Why Earth Hour might not actually create change

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Why Earth Hour might not actually create change

Last week was Earth Hour. It would have come and gone without my notice but for a fortuitously timed switch of the television channel. The only reason I paused to watch the news story was to find out what disaster had occurred that caused Sydney to lose power. Instead, I was informed that this was a symbolic gesture created for Earth Hour.

Affiliated with the World Wildlife Foundation, Earth Hour was started to draw attention to the effects of climate change on the Great Barrier Reef. Over the years, it appears Earth Hour has evolved to also bring awareness to our overuse of electricity, as many cities put out press releases noting the amount of kilowatts saved during Earth Hour.

According to the website, this year’s Earth Hour (the eighth annual event) was the most successful, “mobilising (sic) hundreds of millions of people to become Super Heroes for the planet.” OK … super heroes feels a bit strong. Does stumbling around in the dark for an hour make us Supermen and Superwomen? It seems like we’d all need to make longer-term commitments and behavior changes related to our energy use to truly qualify as heroes, let alone super heroes.

My guess is that the founders of this movement believe that this very simple, short-lived task is meant to spur us into other conservation behaviors to bring about more significant or permanent change. But that might not be true. For many years programmable thermostats were hailed by the energy efficiency industry as “the gateway drug of energy efficiency.” In other words, if you could get somebody to install one, you’d get them “addicted” to energy efficiency and increase implementation of other measures. To our knowledge at Shelton Group – and based on the tracking we do of propensity to install energy-efficient measures and reported installations – this theory hasn’t panned out. Creating lasting behavior change and motivating someone to install the next efficient measure requires ongoing encouragement and positive feedback (people need to see the results of their efforts). So we’d need an Earth Hour one month, followed by another, similar event the next month, followed by emails or texts to participants demonstrating how their efforts are making a difference on their utility bills.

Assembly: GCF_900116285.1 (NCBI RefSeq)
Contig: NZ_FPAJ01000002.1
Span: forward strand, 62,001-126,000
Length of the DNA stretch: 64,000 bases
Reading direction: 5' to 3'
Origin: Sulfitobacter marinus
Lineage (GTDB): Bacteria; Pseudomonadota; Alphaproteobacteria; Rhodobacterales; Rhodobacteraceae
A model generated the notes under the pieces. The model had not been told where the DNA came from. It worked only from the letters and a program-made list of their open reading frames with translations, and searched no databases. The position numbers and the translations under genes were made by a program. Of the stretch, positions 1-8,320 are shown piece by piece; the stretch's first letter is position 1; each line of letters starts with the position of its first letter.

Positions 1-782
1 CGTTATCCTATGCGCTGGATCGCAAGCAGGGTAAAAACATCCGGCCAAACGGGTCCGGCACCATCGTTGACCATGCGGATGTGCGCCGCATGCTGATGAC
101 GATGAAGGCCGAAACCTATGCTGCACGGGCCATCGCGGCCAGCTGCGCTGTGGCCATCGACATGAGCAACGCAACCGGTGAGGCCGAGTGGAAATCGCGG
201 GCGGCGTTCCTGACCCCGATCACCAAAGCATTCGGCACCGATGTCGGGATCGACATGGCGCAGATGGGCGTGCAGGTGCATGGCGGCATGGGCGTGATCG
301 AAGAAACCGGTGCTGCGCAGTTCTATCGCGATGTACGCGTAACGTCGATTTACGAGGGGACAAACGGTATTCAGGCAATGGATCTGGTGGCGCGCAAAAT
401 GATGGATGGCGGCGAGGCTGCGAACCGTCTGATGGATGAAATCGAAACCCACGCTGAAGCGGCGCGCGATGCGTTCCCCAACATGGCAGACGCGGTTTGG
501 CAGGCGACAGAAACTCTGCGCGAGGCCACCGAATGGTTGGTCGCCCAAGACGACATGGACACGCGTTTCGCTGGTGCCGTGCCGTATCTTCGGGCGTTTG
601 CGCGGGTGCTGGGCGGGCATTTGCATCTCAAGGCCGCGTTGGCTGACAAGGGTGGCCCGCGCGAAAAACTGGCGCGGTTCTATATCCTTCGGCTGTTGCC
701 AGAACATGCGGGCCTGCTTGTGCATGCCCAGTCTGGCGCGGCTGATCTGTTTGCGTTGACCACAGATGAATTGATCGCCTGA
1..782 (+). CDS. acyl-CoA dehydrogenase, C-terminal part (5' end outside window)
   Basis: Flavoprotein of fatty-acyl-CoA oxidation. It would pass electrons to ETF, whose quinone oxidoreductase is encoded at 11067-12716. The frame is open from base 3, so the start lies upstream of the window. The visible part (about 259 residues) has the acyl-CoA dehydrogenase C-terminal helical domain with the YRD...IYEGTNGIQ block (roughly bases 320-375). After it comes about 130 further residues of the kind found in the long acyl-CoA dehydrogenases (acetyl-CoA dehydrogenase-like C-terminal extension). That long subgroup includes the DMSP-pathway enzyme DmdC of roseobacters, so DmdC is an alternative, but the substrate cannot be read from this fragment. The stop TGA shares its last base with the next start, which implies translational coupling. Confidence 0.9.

We’re a bit worried events like this give us all permission to continue our existing behaviors, as in: “Yay! I lived without power for an hour! I’m an awesome person, I’ve done my part, and now I can feel good about consuming energy without a second thought the remaining 364 days of the year!”

If you read our blog much, you know we’re big believers in ongoing engagement of Americans to continually nudge them to make behavior changes and upgrade their homes to be more efficient. Beyond programs like that, perhaps a bigger opportunity to create an ongoing reminder of energy efficiency lies in lighting technology.

For example, the Dutch city of Eindhoven recently installed motion sensor LED lights throughout the city. So, there’s literally an ongoing social cue that this community turns its lights off when not in use. If I’m a resident, I might gradually adopt the behavior myself to be aligned with the “tribe.” (Behavioral economists call it the bandwagon effect – we look for social cues of how those around us behave and begin to modify our behaviors to blend in.) And residents can actually interact with the lights, changing their color as they see fit. Another great way to engage/delight people in energy efficiency. (Read more about Eindhoven here.)

So, if we’re going to continue efforts like Earth Hour, let’s make it part of an overarching, ongoing consumer engagement program. And lets look to technology and behavioral science to create the nudges that can help us all create a culture of energy efficiency in this country and the world at large.

About the Author

Jim Lyza

Jim is a former contributor to Shelton Insights.

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